Low water levels and rising temperatures, along with pollution and overfishing, have also impacted the Elbe’s fish stocks. In an analysis of long-term data on fish stocks in the Upper Danube, Elbe, and Main rivers, a team of German researchers concluded that native fish species in these rivers are on the verge of extinction. All is not dead in the waters, however; populations of some invasive species are increasing.

"In the future, we will have to be prepared to encounter increasing numbers of water bodies with new biological communities consisting of a mixture of species that would never naturally meet," says Jürgen Geist, professor at the Department of Aquatic Systems Biology and head of the study.

The Czech Republic, Germany, UK, and other Western European countries suffered great damage in last summer’s drought. Around 94 percent of Czech farmers reported severe crop damage, estimated at $408-500 million, according to the Agrarian Chamber. These crop shortages led to fodder shortages that forced many to slaughter their livestock.

"This year we have the lowest harvest of the century," said Udo Hemmerling, Deputy Secretary General of German Farmers Association. "We have had very severe losses, especially in northern and eastern Germany, and our neighbors in Scandinavia and Poland are seeing the same bad situation.”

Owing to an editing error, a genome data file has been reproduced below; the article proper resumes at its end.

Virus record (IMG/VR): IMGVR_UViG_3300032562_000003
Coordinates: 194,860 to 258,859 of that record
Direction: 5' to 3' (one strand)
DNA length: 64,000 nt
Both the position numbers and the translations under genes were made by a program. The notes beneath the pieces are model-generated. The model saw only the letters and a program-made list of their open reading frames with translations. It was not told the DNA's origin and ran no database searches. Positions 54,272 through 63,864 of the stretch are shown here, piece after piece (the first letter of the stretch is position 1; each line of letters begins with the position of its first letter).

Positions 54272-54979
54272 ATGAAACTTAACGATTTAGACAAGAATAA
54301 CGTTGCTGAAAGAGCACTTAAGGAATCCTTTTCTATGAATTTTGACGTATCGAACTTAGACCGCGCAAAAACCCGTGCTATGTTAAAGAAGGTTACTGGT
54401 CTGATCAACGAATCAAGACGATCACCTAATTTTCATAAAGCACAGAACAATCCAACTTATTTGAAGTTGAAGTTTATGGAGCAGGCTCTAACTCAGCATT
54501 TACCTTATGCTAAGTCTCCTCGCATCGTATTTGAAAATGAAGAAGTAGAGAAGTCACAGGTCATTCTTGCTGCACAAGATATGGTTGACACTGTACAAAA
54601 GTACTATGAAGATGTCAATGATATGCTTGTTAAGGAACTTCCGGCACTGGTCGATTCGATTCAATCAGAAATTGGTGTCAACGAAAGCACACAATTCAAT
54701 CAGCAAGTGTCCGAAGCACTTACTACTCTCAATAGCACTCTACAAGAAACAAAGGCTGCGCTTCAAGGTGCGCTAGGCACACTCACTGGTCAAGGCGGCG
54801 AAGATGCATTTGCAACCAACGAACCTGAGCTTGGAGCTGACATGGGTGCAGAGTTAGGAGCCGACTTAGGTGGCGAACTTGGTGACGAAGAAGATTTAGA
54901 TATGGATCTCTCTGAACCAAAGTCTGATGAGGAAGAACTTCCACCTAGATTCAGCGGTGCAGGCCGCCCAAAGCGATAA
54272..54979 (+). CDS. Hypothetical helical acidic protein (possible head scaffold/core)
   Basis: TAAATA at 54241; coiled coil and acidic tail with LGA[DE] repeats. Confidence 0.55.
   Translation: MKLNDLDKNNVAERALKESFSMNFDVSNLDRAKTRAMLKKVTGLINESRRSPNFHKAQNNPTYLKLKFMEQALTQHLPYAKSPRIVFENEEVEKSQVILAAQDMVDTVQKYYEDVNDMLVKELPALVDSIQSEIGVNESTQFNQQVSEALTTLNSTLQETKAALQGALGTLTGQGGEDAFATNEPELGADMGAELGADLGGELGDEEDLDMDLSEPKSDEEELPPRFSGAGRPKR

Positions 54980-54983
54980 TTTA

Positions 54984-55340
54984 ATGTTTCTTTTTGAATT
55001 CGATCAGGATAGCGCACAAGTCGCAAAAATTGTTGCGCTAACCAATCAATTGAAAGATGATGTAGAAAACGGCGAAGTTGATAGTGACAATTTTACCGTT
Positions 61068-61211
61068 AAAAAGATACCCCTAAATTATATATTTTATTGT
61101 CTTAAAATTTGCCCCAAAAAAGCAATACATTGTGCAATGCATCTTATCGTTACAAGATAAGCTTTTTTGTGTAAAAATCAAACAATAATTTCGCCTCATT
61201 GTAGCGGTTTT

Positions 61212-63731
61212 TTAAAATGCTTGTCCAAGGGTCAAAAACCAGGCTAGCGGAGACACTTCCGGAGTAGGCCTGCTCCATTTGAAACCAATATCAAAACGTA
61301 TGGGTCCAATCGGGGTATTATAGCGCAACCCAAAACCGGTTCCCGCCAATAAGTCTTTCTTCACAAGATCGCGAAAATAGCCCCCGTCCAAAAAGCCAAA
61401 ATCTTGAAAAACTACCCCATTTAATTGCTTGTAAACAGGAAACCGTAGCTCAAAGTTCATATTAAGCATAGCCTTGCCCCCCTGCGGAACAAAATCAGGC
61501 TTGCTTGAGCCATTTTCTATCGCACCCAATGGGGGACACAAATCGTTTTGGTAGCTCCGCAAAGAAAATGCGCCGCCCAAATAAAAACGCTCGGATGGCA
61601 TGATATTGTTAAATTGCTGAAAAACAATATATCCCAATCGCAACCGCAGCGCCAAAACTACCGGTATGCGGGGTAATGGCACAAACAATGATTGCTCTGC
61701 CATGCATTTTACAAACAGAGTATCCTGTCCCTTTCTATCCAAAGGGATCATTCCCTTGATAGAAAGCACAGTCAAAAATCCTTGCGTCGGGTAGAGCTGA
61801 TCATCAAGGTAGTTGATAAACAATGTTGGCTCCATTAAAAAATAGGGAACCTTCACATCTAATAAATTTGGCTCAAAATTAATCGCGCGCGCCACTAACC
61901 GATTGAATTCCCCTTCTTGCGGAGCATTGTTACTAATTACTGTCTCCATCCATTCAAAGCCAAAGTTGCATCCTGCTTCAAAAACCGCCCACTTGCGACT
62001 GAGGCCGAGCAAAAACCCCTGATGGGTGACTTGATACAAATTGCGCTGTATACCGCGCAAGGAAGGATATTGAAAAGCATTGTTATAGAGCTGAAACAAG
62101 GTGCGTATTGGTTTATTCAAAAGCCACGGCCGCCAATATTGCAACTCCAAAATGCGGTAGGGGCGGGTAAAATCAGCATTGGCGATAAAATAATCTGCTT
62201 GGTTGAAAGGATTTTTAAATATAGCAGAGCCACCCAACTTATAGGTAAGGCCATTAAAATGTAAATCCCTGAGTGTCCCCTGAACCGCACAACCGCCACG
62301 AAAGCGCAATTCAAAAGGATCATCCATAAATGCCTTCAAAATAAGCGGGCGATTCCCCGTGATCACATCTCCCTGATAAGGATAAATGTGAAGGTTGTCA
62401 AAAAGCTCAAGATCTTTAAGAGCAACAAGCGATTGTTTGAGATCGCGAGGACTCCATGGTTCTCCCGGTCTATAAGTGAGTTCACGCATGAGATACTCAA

Consumers are likely to feel the impact on grocery prices as this year’s harvests come in short. British farmers say they suffered a 10-15 percent drop in potato harvests, French fries (or chips) will be about 1” shorter, due to the smaller size of potatoes grown in drought conditions.

“The soils are very dry, it does not make it easy for farmers to work,” said Pierre Lebrun, the coordinator of the potato sector of Wallonia, Belgium. “We will all eat small fries. We are all in the same boat.”

However, dry, hot conditions have been good for one industry: Grape growers who specialize in champagne report a bumper crop. Additionally, in recent years farmers have been able to harvest them about two weeks earlier than they could 20 years ago.

With the evolution of climate, things have been moving in the good way, so less rain, more sun, warmer temperatures, less frost. At this moment and for about the last 15 years, the impact has been positive," said Vincent Chaperon, a cellar master at Dom Perignon Champagne. In Australia, which is also suffering under a drought, grapes have been small but intensely flavored, which leads to great vintages.

“No rain means the berries are much smaller ... if the grapes or berries are smaller, their intensity is much higher, so they’re much richer,” said Vince Salpietro, managing director of wine merchant Grand Cru. “But there is a point where if there is no rain at all, the vine really, really struggles along and the vines will effectively shut down and not produce anything.” 

In other words, if climate trends continue, we’ll see the best vintages ever in the next few years. The downside: They may also be the last ones to be produced in some traditional grape-growing areas that are now drying up.